Monday, October 7, 2013

Graduation requirements for Hirn Homeschool

Recently, I have been asked about our graduating process.  Daniel and TylerAnn are both seniors this year.  So people have asked about their plans following this year, and what it means to graduate from our school.  To be honest, it means nothing.  You see we are not raising students for diplomas, college, or even careers.  We are raising students in the Word for Kingdom Work.  So, even though we say that Daniel and Tyler Ann our seniors, that is just a label for society purposes.  Church, sports, etc.  Both Daniel and TylerAnn have no plans to leave home after this year.  In fact, they plan to continue in their studies here at home with us.  We are raising each of our children to follow Christ wherever He is leading them.  This will look different for each of them. 

So for Tyler Ann and Daniel that means for right now they will continue to be at home for the next couple of years and continue in their studies here.  Why?  Because we changed our schooling three years ago, and they want to get all the teaching in.  The study that I am writing takes a student through the Word of God chronologically in four years.  Both Tyler and Daniel want to complete this study with us.  On top of that, we only started copying the Bible two years ago.  One of the requirements to say that you finished Hirn Homeschool is to copy the whole Bible.  Daniel and Tyler have not had enough time to get the whole Bible done, and so they have a great desire to finish this work too. 
Many people have asked what we mean by Copying the Bible.  I have blogged about copy work before, but I will try and explain it step by step for those who are wondering about it.

Copying the Bible into Notebooks a Five Step Process

Step one:  Read it
Student reads Genesis chapter one to themselves, quickly like a story.  This is NOT study the Bible time.

Step Two:  Copy it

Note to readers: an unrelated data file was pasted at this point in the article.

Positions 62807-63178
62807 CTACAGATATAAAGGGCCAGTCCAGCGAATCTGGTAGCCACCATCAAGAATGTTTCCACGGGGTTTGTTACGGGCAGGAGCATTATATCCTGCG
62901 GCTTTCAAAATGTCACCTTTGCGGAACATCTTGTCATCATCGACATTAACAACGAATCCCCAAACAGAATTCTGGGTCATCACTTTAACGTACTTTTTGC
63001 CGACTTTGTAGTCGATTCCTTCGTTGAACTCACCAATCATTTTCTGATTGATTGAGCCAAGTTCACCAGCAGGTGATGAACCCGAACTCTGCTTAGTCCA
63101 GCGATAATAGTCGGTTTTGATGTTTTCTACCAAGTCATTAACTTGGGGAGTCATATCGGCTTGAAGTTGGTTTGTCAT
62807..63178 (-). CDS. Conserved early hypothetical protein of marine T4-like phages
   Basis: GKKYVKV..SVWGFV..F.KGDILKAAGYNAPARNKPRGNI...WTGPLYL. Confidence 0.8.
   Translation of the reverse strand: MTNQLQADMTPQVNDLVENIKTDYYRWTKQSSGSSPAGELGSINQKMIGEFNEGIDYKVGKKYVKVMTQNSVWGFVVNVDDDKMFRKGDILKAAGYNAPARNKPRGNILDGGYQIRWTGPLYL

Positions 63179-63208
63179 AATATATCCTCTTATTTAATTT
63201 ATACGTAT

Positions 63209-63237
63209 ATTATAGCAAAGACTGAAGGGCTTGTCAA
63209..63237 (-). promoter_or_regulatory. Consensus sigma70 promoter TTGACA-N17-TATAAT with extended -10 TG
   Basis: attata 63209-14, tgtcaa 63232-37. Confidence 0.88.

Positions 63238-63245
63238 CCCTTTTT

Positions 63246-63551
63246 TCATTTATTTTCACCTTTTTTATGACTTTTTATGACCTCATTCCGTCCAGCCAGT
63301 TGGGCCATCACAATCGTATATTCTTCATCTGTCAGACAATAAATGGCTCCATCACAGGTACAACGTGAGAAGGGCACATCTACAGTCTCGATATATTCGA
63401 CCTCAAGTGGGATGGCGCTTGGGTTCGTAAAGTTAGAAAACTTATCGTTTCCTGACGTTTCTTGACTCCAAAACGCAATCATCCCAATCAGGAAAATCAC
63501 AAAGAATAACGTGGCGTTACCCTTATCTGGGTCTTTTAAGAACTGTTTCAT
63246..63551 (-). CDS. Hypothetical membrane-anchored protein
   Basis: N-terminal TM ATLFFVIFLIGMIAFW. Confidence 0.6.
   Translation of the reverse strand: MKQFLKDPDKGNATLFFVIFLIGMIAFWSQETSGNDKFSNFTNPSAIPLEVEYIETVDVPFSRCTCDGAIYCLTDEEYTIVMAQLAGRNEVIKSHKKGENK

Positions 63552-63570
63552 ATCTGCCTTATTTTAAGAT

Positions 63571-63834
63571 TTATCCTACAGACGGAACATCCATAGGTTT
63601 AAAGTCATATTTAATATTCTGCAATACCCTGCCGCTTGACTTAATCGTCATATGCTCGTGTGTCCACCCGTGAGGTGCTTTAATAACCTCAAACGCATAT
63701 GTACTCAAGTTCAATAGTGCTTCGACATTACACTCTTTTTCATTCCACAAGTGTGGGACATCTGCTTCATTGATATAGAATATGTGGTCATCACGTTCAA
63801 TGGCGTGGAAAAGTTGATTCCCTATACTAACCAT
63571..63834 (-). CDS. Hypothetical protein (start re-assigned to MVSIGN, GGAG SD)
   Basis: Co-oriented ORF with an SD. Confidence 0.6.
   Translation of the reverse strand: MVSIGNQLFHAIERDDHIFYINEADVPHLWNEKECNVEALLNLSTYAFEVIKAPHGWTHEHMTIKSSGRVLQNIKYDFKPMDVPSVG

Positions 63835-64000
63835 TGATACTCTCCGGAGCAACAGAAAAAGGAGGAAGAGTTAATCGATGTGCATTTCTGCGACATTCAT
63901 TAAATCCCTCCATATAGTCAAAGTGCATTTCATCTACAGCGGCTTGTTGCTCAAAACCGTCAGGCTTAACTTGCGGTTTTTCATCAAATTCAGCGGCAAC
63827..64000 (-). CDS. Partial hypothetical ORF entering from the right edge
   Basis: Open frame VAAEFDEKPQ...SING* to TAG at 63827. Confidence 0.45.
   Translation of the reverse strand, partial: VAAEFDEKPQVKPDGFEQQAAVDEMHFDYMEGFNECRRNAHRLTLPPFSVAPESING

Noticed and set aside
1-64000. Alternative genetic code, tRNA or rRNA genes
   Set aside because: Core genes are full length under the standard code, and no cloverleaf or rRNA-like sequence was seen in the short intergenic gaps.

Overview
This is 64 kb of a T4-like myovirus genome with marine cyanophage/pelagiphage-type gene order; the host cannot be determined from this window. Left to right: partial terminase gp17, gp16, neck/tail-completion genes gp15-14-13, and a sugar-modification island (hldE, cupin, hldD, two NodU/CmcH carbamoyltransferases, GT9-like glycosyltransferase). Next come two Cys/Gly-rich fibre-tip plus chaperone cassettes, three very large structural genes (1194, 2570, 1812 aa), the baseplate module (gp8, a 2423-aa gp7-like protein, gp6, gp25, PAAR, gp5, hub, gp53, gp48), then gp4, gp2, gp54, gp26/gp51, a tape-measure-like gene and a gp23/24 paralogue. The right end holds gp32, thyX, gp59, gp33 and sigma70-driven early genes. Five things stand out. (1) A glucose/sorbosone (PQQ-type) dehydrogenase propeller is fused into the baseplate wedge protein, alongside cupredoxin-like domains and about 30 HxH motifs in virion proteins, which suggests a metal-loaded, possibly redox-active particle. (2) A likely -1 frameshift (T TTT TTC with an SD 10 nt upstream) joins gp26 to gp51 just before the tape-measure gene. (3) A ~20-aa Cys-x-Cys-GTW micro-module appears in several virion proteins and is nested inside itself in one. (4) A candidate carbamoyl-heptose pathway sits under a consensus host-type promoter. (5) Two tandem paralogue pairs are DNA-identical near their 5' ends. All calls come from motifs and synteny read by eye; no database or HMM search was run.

Student copies Genesis chapter one.  Word for word, letter for letter, punctuation for punctuation.

Step three:  Draw it
Student draws a picture of chapter one of Genesis.

Step four: Journal it
Student does a one page journal entry on Genesis chapter 1.

Step Five:  Correct it
Student exchanges their notebook with another student and they carefully go over the copy work to check for errors.  Students then use white out to correct any errors.

This process is then repeated for every chapter in the whole Bible.  Typically this process takes about one hour per chapter.   We copy at 7 am and 7 pm daily.  That means that typically a student will copy two chapters a day.  Sometimes depending on the content of the chapter, and depending on the ability of the student more chapters can be done in two hours a day. 

The goal is NOT to have wonderful neat notebooks full of God's Word, nor is it to have great journal entries, or beautiful artwork.  No the goal of this five step process is to put God's Word deep into the minds and heart of the student.  This slow deliberate process causes them to truly think and focus on God's Word. 

We then use this copy work to discuss grammar, spelling, punctuation, poetry, character, science, and of course, history.  We use it also for memory work, and more. 

A student usually starts copying their officially copybook at around age ten.  Before this we practice copywork and use the practicing to teach phonics, alphabet, sight words, and numbers.   We use our practice work for memory work.

If you want to read more about why we copy here are some posts I wrote about it.

Teaching the Bible

Practical Steps to Godly Education

How to teach reading with the Bible

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